The Journey North

Monday night finds me sat in a hotel in the far north of England, after close to 6 hours doing battle with the railways. I would like to say the journey was fairly uneventful, but that wouldn’t exactly be the truth.

It all started when I got on the train in my home town - deliberately choosing the railway coach where the ticket guy starts from - to ensure I got my ticket early, and didn’t have to think about it. While listening to music, I half heard a muffled train announcement, and ripped the earbuds from my ears. I didn’t hear an entire sentence, but a nagging feeling told me that an announcement was being made about the absence of anybody selling tickets.

There’s a back story here. You can’t buy tickets at my home station, because it’s not big enough to warrant a ticket office. It’s amazing really that the town warrants a station at all - I imagine when the railways were chopped to pieces 60 or so years ago, money talked in the decision of which small stations would close. Instead of a ticket office, we get a single person selling tickets on the three or four mile journey to the nearest town with a proper station (a smaller town, quite bizarrely, but the beginning of the line that reaches London).

Anyway - I arrive at Maidenhead for my connecting train, and think “do I go and buy the ticket - and miss my connecting train on the other side of London”, or “do I just jump on this train that rolled in right in front of me?”. I jumped on the train, and resigned myself to paying a fine.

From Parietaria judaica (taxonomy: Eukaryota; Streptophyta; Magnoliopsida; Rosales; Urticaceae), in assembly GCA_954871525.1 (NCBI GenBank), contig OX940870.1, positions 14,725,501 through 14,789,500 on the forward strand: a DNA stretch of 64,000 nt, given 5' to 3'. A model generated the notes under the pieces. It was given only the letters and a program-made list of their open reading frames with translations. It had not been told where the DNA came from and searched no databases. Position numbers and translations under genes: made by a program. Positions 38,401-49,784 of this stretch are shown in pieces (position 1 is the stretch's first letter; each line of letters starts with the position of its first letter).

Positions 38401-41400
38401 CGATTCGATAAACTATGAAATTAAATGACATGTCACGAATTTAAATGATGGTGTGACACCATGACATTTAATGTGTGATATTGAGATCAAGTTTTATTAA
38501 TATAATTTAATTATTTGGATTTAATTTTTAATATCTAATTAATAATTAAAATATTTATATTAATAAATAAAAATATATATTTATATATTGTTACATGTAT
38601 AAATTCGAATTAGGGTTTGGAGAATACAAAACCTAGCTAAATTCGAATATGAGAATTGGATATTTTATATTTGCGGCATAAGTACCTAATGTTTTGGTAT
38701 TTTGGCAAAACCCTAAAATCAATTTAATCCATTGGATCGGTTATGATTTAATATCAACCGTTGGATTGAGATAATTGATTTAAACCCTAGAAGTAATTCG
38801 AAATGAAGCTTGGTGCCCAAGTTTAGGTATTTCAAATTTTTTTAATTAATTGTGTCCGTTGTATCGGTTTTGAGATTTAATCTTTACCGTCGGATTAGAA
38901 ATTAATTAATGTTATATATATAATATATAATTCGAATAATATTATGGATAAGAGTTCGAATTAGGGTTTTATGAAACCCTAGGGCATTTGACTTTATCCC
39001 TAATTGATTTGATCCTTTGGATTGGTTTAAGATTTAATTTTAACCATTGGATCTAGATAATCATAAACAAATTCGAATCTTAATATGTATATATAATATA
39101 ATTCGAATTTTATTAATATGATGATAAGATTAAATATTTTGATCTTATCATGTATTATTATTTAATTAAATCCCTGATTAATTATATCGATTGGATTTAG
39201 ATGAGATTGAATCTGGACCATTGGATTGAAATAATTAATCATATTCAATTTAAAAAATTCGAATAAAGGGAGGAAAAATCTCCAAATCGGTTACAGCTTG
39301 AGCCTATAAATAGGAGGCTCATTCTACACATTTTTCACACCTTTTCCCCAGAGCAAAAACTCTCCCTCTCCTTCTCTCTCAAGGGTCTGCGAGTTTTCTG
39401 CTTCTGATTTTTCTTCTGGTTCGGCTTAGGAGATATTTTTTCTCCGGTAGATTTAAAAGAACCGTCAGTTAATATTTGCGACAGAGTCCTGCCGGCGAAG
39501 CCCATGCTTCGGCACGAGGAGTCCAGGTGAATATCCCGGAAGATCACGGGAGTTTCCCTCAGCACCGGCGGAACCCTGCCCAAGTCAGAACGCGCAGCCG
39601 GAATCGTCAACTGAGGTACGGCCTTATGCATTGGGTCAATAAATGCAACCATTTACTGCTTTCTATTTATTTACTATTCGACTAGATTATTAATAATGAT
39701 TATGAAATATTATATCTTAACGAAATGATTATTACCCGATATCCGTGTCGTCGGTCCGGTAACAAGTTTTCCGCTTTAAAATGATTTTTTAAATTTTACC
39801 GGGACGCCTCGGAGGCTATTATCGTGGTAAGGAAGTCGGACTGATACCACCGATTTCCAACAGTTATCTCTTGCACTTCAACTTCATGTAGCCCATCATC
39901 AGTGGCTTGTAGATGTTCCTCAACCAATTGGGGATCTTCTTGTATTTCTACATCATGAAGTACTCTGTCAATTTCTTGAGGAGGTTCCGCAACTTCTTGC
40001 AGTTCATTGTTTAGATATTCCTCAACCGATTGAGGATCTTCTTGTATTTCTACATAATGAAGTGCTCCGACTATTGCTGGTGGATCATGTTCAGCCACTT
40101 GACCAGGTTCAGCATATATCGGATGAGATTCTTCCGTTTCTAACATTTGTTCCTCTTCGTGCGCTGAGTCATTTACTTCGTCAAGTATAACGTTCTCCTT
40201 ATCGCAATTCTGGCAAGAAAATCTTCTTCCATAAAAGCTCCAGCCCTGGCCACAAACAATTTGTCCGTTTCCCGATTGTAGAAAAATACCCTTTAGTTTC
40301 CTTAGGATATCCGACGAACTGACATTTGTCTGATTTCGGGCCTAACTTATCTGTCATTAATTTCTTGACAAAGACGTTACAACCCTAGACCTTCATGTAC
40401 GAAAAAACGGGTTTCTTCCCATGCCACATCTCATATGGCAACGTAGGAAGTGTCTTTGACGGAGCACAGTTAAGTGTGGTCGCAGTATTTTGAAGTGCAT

Only I didn’t have to pay a fine, because there was nobody checking tickets on the line into London either. I travelled over a hundred miles without a ticket, and could have got off anywhere at a smaller station, and wandered away… of course I didn’t, but still. I finally arrived in London and walked up to the electronic gates, ready to face the music.

A polish ticket inspector lady looked at me.

“Please put your ticket in the machines on the barriers”

“I don’t have a ticket - I haven’t been able to buy one since I got on the train - I need to buy one!”

“Where do you travel from?”

“Marlow - there is no station there”

She looks me up and down, thinks for a second, and then opens the gate.

“Buy a ticket in the station”

I couldn’t believe it. Of course I didn’t buy a ticket for the journey I didn’t make, and now feel guilty about it, but hey-ho. The railway network got it’s own back on me when I bought my return ticket to the north at Kings Cross. I couldn’t quite believe the price - but I guess that’s the penalty for not buying it in advance (and will be a shot across the sales people’s bows when I return to the office).

The rest of the journey was fantastic. I got on a new train at Kings Cross, and was kept company by a wonderful friend from the other side of the planet on my mobile while watching a movie on the Nexus 7. Friends continually joke about me having bought the Nexus 7, but it’s becoming the most useful computing device I’ve ever bought. Yes, it’s not as good as a laptop (I’m writing this on my work laptop), but then it fits in my coat pocket…

I arrived at the hotel after a short walk through Harrogate, and was pretty taken aback by the beauty of the town. Actually, Leeds was beautiful too - arriving by train. The track circles the town, looking down on it, and on this frosty, clear, dark night, it sparkled. After following Google Maps for a few minutes, I turned a corner, and found the hotel that had appeared in Street View last week - looking mysteriously just the same.

So here I am. I found a local supermarket, and bought a ready-meal, and a bottle of cheap wine. I’m not a great fan of eating on my own while away (or with others actually), so this is perfect. Me, the wine, the laptop, and an internet connection. The room is clean, tidy, and warm.

Roll on tomorrow, and meeting the client.